x Abu Dhabi, UAESaturday 20 January 2018

Ignored at Wasl Shaibah ploughs a successful loan furrow at Al Wahda

Once recommended to Arsenal but ignored from Maradona's line-up, the defender is thriving at Al Wahda.

Mohammed Shaibah, left, has attracted attention from many clubs.
Mohammed Shaibah, left, has attracted attention from many clubs.

Some football players might have been discouraged to have Diego Maradona decide, after one match, that he did not fit into the Argentine legend's plans.

But not Mohammed Shaibah.

Sent on loan from Al Wasl to Al Wahda, the Omani defender has prospered with his new club, and says he has no hard feelings that he lasted just one game at Wasl after signing a four-year contract.

He would, though, surely have taken huge satisfaction from the goal he scored against Wasl last month in a 4-2 Presidents Cup victory.

"Everyone knows that I was loaned not because of I don't have the potential but because the coach wanted a more attacking foreign player in his line-up instead of a defender," Shaibah said.

"Maradona is a great coach and he discussed and explained to me of his decision. As a professional player, I look at such matters more positively. I am happy to play for Wahda. They are a big team and have treated me extremely well."

And Josef Hickersberger, the Al Wahda coach, is happy to have him. "It may be that Maradona's judgement was a bit too early or Shaibah had a poor first game under him, but that's entirely up to the coach to decide on the type of combination he would want," Hickersberger said.

"For us, he has been a good addition. As a person, he is very quiet. On the field, he has good personality. He is fit and strong, and has become a very consistent player for us."

Shaibah, also known as Mohammed Al Balushi, has been a steady presence in the Wahda defence. Hickersberger believes the club would benefit if they were to retain him for the next season after the departures of Hamdan Al Kamali and Basheer Saeed, the central defenders.

Al Kamali moved to Lyon, the Ligue 1 club in France, on a six-month loan, while Saeed crossed over to Al Ahli, the Pro League club in Dubai, during the January transfer window.

In successive games against title-chasing Al Jazira and Wasl last month, it was Shaibah who outshone the much-hyped Al Kamali.

Before accepting Shaibah on loan, Hickersberger said, he received a strong recommendation from Claude de Roy, the former Oman coach.

"When I was told to find out more about Shaibah for a loan-deal, I immediately called up de Roy to get more information," Hickersberger said.

"What I heard from him surprised me. He told me that he once recommended Shaibah to [the Arsenal manager Arsene] Wenger when he had problems with his defence. He then gave me the go-ahead to sign him.

"That was enough for me, and since his move, he has been a source of strength to the team."

Shaibah began his career with Al Nahda in Oman, and later became the first Omani player to play in Africa when he was loaned to Al Ahly of Libya in 2008. He was transferred to Al Arabi of Qatar in the following season where his outstanding work set him apart as a valuable player.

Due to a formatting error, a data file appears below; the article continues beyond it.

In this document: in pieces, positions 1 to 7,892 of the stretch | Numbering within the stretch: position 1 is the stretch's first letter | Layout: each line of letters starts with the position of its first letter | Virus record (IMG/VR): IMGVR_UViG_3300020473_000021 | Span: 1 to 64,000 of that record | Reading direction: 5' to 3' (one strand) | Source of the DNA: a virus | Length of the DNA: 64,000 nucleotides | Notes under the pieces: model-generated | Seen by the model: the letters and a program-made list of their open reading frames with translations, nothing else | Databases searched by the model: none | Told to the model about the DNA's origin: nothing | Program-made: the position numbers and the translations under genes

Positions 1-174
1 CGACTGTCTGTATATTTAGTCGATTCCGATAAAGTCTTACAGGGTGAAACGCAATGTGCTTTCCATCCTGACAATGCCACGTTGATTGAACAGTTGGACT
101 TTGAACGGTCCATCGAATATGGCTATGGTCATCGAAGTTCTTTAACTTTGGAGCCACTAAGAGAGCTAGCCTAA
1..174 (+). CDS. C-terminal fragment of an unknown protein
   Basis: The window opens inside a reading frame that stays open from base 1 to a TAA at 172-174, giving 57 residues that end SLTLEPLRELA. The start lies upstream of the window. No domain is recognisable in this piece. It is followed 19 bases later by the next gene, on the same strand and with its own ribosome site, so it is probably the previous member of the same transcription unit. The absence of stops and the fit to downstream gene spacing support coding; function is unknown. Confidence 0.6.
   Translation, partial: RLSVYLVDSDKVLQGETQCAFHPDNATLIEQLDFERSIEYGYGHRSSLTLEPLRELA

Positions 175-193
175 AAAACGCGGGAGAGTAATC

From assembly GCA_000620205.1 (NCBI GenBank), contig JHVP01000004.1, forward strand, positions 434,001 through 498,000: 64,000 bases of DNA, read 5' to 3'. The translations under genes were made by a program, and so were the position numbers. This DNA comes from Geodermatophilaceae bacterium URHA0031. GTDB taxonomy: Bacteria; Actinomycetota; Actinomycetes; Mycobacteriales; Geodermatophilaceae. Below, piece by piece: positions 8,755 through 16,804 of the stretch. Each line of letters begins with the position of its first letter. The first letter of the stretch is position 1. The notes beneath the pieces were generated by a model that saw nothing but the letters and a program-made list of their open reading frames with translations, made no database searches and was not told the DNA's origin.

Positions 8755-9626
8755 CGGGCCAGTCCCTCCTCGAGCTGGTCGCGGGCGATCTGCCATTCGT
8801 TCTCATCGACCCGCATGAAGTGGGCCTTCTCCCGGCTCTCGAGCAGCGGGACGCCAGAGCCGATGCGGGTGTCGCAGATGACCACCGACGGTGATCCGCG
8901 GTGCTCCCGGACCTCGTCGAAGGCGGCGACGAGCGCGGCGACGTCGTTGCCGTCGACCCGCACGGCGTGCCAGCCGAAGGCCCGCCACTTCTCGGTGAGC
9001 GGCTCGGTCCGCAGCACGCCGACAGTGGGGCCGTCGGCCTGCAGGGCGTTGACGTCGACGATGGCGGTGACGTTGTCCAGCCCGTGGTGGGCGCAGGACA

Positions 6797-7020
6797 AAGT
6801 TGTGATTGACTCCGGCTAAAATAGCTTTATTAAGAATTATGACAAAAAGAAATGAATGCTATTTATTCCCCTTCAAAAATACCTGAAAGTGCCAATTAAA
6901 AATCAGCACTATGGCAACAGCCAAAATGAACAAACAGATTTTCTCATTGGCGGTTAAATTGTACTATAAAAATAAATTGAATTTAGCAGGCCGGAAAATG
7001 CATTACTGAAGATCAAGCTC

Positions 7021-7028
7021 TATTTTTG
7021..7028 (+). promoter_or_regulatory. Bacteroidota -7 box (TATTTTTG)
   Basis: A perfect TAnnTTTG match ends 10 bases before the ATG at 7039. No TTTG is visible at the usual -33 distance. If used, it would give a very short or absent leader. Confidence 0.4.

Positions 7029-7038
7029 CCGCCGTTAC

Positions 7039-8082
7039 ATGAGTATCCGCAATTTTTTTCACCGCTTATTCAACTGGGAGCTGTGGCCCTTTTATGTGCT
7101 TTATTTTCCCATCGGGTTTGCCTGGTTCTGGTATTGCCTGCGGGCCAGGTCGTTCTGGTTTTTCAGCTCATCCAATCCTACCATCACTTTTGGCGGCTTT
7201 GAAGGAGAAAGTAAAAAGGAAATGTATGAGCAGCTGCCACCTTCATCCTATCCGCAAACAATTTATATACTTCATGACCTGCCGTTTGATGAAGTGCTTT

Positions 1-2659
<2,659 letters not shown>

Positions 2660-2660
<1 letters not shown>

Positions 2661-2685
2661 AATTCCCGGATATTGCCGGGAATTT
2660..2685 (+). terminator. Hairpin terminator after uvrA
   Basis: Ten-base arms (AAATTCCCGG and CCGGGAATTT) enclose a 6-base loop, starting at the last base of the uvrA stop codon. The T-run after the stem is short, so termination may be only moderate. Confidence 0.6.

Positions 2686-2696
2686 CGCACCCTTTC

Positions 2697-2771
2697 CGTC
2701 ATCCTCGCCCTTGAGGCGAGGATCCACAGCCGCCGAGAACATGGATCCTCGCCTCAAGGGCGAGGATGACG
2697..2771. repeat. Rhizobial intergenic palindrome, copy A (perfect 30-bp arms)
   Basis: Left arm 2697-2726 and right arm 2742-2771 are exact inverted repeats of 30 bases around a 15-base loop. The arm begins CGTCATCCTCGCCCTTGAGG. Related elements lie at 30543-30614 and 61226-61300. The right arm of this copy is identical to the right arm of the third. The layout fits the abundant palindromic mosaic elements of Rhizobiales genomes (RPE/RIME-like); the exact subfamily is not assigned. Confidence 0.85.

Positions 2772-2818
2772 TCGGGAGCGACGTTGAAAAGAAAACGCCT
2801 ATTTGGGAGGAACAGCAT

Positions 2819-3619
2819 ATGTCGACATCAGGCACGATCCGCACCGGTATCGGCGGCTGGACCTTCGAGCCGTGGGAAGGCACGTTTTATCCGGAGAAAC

His solid defence and the ability to score goals attracted the attention of a number of international clubs, including AJ Auxerre, the Ligue 1 club, and Al Shabab of Saudi Arabia.

However, it was Wasl who succeeded in securing his signature in 2009 on a one-year loan. The Dubai club signed Shaibah on a new four-year deal last year, but he failed to make an impression on Maradona.

Hickersberger, however, is a believer. "He can read the game well and has all the good qualities of a top-class defender," the Wahda coach said. "He is also very dangerous in attack because he is good in the air and could score goals from the set pieces."

Shaibah had a frustrating start at Wahda. He was sent off in his first game against Al Shabab and was banned for three games for stamping on an opposing player.

Hickersberger defended his player, saying that "a three-match ban was very harsh" and "it was difficult start for any player".

"I play my game hard, but have no intentions to injure or hurt any player," Shaibah said. "I have played in the Oman league, Libya and Qatar, but never received such a harsh punishment.

"I think the referees in the Pro League feel I played rough and created a bad impression on me, which is not true."

Khalid Awadh, the deputy chief executive at Al Wahda, provides a ringing endorsement of Shaibah's character, describing the unmarried defender as "respectful, very friendly and not a trouble maker".

He lives a quiet life in the club villas adjacent to the stadium and, unlike his Lamborghini-driving teammate Fernando Baiano, drives a modest Ford 4x4.

Shaibah is a popular figure in the league, and enjoys a particularly close relationship with his Wahda teammates Haider Ali, Ismail Matar and Mohammed Al Shehhi.

"It has not been difficult for him or for us to know each other," Haider, the Wahda captain, said. "We treat him like a brother more than a teammate because we share a lot of things in common.

"He is very comfortable with us. But as a player, he has been a really good addition, particularly with Hamdan and Basheer gone.

"He is also young and ambitious. He is committed with his work and always talks about improving his own game."